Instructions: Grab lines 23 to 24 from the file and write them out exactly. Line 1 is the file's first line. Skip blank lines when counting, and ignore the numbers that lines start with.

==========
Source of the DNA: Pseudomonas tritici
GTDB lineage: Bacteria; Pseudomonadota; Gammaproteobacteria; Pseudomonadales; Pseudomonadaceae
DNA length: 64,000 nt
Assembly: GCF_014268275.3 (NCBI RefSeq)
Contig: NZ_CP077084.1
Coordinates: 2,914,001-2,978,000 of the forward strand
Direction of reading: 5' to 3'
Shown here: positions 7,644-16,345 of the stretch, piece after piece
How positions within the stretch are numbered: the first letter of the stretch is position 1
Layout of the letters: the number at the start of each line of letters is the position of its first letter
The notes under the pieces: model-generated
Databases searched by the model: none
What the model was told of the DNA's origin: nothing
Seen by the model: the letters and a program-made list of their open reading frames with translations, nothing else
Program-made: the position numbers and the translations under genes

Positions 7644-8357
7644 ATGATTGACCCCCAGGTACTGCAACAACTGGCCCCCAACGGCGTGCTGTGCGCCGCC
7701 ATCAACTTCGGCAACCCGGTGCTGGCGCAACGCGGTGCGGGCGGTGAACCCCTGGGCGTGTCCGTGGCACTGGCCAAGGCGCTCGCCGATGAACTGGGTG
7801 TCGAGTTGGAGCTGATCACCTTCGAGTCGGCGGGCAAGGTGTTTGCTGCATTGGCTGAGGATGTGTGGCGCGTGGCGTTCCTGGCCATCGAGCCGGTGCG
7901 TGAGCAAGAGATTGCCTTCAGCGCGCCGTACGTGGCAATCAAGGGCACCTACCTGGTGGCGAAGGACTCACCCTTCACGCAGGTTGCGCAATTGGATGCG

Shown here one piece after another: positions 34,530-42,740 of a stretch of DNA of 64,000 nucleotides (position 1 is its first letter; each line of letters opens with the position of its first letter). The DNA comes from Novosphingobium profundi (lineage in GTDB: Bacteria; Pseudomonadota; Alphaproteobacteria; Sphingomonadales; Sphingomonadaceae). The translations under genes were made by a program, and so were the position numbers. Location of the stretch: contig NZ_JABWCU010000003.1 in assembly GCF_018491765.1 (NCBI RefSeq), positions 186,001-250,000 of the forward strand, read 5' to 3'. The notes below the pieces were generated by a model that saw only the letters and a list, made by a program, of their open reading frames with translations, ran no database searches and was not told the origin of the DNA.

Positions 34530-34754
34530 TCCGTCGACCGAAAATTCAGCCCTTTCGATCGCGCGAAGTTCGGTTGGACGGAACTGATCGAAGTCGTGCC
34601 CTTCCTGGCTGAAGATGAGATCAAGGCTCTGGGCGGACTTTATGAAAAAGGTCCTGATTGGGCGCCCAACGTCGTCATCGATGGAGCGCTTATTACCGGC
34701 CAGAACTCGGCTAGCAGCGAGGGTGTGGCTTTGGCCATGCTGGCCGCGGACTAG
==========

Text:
34530 TCCGTCGACCGAAAATTCAGCCCTTTCGATCGCGCGAAGTTCGGTTGGACGGAACTGATCGAAGTCGTGCC
34601 CTTCCTGGCTGAAGATGAGATCAAGGCTCTGGGCGGACTTTATGAAAAAGGTCCTGATTGGGCGCCCAACGTCGTCATCGATGGAGCGCTTATTACCGGC